If you’re anything like me, you probably had a time in your life where writing was as necessary as sleep. You wrote about as many things as you could as much as you could, and you often found that your fingers couldn’t keep up with your thoughts. After all, it’s an intoxicating feeling to have your brain churning with stories that are for your pleasure alone and to feel that those ideas are good ones.
But again, if you’re like me, that’s a thing from the past. You’re not quite sure where those ideas went or how to get them back. I began to stop writing for fun as I entered college, where writing became more about pleasing my professors than about pure enjoyment.
And to be honest, that wasn’t all bad. We all need mentors to stretch us, to point out our flaws, and to help us overcome them. I’m immensely grateful for the education I received, for both creative and professional writing. But when I sit down to write something just because I want to (instead of a portfolio addition), all my ideas are stagnant. I miss it, and I’m not sure how to get it back.
“You can’t wait for inspiration. You have to go after it with a club.” –Jack London
We’ve all heard it before. But what does “going after it with a club” even mean? Here are some of my interpretations:
This isn’t the sappy “make time” as in, remember to jot down a few ideas before going to sleep. This means you make time like the way you set aside time for exercising or doing the dishes. It’s just a part of your day, whether you like it or not.
Some people like coffee shops. Some like libraries. Others like an office. When you do create that special spot, make sure you mark it mentally as yours. Maybe that one coffee shop is a spot you go only when you write, and just being there gets you in the right mood. Having your own “writing spot” is a good brain trick for when you’re feeling stuck.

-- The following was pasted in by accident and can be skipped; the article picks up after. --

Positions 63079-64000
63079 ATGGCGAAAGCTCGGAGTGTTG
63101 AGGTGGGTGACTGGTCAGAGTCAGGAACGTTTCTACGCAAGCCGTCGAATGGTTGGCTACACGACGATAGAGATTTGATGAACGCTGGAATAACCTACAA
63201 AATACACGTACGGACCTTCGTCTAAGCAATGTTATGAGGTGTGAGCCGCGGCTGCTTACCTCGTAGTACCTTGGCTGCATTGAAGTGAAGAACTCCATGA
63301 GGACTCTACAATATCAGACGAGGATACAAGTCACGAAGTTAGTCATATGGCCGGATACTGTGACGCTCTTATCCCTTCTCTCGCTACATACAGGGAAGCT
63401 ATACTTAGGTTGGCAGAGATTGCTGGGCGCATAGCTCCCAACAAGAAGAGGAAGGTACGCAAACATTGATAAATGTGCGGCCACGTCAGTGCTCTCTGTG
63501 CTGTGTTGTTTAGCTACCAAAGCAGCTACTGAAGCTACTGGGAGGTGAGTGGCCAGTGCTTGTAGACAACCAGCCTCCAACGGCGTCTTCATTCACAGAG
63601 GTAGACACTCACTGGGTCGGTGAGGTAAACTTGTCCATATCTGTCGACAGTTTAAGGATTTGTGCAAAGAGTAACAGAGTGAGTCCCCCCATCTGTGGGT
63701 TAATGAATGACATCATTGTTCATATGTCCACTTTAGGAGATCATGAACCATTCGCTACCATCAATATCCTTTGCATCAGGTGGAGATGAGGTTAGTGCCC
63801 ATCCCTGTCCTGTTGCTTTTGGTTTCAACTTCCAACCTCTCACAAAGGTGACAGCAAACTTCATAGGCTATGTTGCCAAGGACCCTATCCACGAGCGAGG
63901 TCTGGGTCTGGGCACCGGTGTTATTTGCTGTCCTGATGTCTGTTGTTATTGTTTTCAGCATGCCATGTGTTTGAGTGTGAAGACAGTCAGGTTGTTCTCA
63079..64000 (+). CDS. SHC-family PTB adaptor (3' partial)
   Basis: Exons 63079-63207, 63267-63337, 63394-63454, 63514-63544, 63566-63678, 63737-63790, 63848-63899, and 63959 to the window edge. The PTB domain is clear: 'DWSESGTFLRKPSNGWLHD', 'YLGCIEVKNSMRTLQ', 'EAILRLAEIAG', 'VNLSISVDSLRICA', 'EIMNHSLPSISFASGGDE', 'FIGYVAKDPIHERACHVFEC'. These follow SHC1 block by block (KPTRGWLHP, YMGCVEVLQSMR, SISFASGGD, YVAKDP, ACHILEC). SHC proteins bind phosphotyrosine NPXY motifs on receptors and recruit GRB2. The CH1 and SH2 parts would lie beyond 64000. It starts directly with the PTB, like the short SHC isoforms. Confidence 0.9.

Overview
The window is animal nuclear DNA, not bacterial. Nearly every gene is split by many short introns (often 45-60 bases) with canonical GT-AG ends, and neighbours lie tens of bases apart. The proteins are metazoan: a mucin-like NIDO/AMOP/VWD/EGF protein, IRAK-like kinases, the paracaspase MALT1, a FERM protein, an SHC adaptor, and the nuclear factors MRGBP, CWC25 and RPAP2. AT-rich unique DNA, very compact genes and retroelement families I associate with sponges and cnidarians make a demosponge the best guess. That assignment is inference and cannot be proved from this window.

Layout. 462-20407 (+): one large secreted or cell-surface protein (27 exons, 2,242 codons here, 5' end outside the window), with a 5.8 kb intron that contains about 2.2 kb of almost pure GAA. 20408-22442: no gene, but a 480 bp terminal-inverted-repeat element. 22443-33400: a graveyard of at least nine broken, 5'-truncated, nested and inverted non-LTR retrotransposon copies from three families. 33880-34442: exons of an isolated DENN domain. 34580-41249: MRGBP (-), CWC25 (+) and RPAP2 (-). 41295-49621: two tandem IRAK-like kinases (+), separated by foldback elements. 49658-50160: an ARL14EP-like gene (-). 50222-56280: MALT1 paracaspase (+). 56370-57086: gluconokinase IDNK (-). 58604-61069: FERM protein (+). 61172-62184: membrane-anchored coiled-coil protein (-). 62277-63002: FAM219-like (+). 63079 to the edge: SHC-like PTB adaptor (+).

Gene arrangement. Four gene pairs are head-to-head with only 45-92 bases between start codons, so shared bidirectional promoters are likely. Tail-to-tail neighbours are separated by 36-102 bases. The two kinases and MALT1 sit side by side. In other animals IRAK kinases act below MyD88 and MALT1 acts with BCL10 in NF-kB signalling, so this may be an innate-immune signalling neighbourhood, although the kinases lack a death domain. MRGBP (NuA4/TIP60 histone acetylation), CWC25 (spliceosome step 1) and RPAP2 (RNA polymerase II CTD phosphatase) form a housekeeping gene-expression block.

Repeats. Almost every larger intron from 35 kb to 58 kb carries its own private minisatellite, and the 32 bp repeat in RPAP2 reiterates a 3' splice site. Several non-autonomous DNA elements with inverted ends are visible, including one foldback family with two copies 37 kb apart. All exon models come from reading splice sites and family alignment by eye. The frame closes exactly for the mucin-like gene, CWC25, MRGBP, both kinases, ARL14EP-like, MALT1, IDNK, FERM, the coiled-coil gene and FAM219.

Just like you have certain warm-ups to do before working out, having a ritual before you begin can be a mental signal that it’s time to start. I’ve heard people read a poem or two before they begin or perhaps wear a certain hat or shirt to put themselves into the groove. Personally, I light a candle or two on my desk. The sight of candles is calming to me whenever my brain begins to wander.
Keep Your Blood Moving
Feeling stagnant? Stand up, do some quick exercises. Don’t use this as a time to check Facebook though. Give your eyes a break. Your brain will thank you.
Write Down the Little Things
Good ideas typically occur to us whenever we’re not at our laptops. I’ve begun carrying a small notepad in my purse with me. It’s great for scribbling a line or thought down unobtrusively. Even though these aren’t earth-shattering metaphors or plot twists, I find it helps to write down any sort of idea. I think it subtly encourages the brain that all ideas are good to grab ahold of, even if you don’t end up using them.
The average person strives harder when there’s a tangible goal to strive for, not just a vague idea. Goals can be small—it could be that you want to just write a page every day. And that’s okay. This is about building habits, not winning NaNoWriMo.
Exercise Your Brain
One of the most notable characteristics of a good writer is one who reads. And while reading in your genre would help the most, feel free to branch out. I was in a Fitzgerald kick after I graduated, and now I’ve returned to some of the fantasy novels I loved most in 8th grade. Anything that can engage your mind and remind you how to create characters and scenes and string dialogue together is a good thing.
Have you ever had trouble writing creatively again? How did you overcome it?